I was born with anemia, I have had an iron deficiency my entire life. I am able to get more than enough iron on a vegan diet, and I notice the side affects of anemia less now that I am eating plant based:
This chart is a little cisnormative so i’ll list some more sources at the end of the article.
A few things to note before you use anemia as an argument against veganism when you’re not anemic:
- Anemia is an iron deficiency, not a meat deficiency
- There’s more iron in some leafy greens than a steak
- You could get your iron from meat but you’re putting yourself at risk for many other illnesses including cancer, heart disease and high cholesterol when there are plenty of plant based foods that contain a lot of iron
- Using a situation that does not affect you as an excuse to not go vegan is ridiculous
Some things to note for people who are honestly worried that veganism will negatively affect their anemia:
- Don’t worry! Chances are it will help
- I’ve never had to, but some vegans supplement with iron for good measure and that’s still vegan
- You should make sure you’re getting enough vitamin C to absorb it
A lot of people think being anemic is a reason that they can’t go vegan; but if you don’t think you’re getting enough iron, you may just not be eating enough!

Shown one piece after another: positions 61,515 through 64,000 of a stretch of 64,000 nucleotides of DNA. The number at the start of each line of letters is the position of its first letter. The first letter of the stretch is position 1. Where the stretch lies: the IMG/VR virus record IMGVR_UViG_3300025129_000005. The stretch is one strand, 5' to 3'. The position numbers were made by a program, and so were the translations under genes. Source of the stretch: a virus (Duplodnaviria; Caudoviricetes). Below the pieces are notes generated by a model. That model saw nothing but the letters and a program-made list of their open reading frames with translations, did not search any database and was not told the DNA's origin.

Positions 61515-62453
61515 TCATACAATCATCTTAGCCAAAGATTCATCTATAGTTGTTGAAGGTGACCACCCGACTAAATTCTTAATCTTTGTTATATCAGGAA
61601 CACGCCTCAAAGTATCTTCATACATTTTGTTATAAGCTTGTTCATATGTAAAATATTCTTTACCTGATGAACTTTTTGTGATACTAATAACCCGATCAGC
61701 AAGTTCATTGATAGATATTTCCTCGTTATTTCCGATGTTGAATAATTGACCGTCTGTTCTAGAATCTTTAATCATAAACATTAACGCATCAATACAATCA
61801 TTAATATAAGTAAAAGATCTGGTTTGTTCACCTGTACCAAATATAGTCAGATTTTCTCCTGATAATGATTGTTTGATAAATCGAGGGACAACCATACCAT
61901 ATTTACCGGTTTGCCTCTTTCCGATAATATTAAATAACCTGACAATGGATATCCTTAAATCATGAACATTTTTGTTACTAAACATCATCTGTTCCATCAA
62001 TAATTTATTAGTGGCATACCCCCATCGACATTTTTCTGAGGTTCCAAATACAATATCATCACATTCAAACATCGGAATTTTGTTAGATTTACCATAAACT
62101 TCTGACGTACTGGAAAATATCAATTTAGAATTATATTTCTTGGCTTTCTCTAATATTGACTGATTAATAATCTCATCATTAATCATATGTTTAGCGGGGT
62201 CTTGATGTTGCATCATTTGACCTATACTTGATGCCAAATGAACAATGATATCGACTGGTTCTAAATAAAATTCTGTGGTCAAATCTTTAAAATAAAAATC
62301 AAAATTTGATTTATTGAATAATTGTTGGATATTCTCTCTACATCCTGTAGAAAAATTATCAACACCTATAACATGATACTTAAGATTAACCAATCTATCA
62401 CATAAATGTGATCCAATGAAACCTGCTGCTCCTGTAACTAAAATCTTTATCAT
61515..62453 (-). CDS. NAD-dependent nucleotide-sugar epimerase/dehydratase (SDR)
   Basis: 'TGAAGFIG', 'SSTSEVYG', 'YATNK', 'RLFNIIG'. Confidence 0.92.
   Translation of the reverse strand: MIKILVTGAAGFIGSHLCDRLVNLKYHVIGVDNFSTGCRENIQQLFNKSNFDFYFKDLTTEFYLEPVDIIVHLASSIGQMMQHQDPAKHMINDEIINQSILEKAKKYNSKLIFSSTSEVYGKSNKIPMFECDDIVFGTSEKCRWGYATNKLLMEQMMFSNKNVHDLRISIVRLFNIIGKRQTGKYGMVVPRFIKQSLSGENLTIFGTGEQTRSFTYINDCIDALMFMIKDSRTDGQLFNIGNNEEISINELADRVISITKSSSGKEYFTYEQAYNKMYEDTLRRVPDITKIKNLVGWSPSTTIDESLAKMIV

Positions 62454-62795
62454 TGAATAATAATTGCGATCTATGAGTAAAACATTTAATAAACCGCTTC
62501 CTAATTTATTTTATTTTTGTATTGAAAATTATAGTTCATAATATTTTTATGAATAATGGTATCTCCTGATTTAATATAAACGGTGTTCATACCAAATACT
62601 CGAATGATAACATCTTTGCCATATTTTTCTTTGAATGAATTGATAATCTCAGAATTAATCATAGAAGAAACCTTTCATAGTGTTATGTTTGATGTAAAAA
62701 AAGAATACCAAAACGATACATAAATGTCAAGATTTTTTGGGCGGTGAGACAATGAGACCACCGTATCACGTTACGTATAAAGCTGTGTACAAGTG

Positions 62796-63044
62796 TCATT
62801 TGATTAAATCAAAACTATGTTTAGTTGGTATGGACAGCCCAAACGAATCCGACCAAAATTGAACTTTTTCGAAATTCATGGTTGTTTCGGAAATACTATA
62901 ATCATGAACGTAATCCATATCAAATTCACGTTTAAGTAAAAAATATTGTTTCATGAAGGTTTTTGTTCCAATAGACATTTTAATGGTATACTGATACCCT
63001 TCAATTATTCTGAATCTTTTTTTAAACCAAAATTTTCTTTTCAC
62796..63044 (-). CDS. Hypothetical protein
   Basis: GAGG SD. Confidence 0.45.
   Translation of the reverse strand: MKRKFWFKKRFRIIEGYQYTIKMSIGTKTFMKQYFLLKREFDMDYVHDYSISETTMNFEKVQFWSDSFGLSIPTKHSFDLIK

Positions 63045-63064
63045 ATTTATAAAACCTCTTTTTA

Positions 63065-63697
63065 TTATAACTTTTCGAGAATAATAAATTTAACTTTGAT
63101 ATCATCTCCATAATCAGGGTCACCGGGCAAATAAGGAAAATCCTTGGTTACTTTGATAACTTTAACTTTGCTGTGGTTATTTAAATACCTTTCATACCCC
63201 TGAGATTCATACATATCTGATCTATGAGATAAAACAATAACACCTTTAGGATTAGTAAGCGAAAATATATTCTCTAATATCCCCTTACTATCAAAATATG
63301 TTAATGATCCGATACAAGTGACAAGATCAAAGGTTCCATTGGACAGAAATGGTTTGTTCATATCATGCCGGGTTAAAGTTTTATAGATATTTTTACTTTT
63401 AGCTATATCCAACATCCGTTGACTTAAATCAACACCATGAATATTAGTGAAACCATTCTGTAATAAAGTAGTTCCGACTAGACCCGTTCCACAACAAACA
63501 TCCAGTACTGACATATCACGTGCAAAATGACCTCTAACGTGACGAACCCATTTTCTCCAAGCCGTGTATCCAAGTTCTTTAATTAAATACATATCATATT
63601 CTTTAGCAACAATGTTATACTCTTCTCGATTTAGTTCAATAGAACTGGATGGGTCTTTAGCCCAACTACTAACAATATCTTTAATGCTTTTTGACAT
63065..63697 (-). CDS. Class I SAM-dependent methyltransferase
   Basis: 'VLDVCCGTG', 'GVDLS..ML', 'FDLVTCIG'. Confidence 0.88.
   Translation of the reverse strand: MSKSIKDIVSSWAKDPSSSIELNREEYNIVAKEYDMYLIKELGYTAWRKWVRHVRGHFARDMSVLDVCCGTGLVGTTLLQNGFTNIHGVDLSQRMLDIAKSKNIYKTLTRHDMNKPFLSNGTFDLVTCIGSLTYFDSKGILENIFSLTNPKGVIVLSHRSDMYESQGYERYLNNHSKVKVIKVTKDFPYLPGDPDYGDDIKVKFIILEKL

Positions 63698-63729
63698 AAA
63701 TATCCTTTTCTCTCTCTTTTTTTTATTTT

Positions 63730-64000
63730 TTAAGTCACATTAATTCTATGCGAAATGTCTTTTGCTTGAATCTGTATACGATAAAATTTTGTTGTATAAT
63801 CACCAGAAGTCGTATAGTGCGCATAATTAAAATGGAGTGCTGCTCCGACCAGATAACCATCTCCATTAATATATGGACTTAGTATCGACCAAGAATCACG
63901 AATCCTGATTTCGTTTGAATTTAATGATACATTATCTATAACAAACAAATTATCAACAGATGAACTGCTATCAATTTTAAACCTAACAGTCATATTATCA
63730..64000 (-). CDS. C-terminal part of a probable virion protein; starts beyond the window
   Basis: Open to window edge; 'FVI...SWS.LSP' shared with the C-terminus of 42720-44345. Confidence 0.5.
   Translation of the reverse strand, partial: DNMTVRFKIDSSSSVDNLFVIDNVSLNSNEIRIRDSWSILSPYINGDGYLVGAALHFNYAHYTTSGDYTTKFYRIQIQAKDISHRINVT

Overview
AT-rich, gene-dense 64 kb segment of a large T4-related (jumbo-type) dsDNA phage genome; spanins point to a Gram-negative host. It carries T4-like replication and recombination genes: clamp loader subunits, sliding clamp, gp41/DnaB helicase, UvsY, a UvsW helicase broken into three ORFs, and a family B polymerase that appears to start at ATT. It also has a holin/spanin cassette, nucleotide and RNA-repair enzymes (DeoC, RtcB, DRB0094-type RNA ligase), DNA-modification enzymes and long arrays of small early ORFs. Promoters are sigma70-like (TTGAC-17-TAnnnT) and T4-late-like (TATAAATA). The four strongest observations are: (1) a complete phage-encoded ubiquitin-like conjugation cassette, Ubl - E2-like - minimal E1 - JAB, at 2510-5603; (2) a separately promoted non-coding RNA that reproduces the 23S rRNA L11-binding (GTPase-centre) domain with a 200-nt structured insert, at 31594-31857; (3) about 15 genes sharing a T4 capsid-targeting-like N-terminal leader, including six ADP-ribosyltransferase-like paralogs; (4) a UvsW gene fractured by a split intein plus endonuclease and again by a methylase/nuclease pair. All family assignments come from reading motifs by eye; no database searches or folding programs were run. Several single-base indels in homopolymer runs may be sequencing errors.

Rather get your iron from smoothies? Here are some top smoothie ingredients high in iron from Incredible Smoothies!
#1 – Parsley: Fresh parley is the top green for iron. With 3.7 milligrams per cup, parsley boosts the iron content of your green smoothie while adding a fresh, green flavor. It blends best with pineapple and citrus fruits, as well as mangoes and banana. Use no more than one cup of parsley in a recipe, and mix it with another iron-rich leafy green to boost the iron content further.
#2 – Dandelion Greens: The number two green for iron is dandelion. Two cups of dandelion greens contain 3.4 milligrams of iron. I use up to four cups of dandelion in a large, green smoothie meal for a total of 6.8mg of iron – just from the greens! Since dandelions are bitter, blend them with enough sweet fruit like banana, mango, pineapple and citrus to mask the bitterness.
#3 – Kale: Kale is rich in both calcium and iron. Two cups of kale provide 2mg of iron. Whether curly kale or “dinosaur” kale, this iron-packed green is a staple in my green smoothie lifestyle.
#4 – Spinach: Spinach is famous for its iron content, but it is actually not the most iron-rich leafy green out there. Two cups of fresh spinach contains 1.6mg of iron. Since spinach has such a mild flavor, you can add it to a green smoothie with dandelion, kale or parsley to boost the iron content.
#5 – Raw Cacao: This is one instance where chocolate is really good for you. Different brands and cultivars of the cacao bean will provide different iron levels, but they can range from .8mg per serving to a whopping 24mg per serving. Sunfood brand cacao boasts 314% daily value of iron per ounce.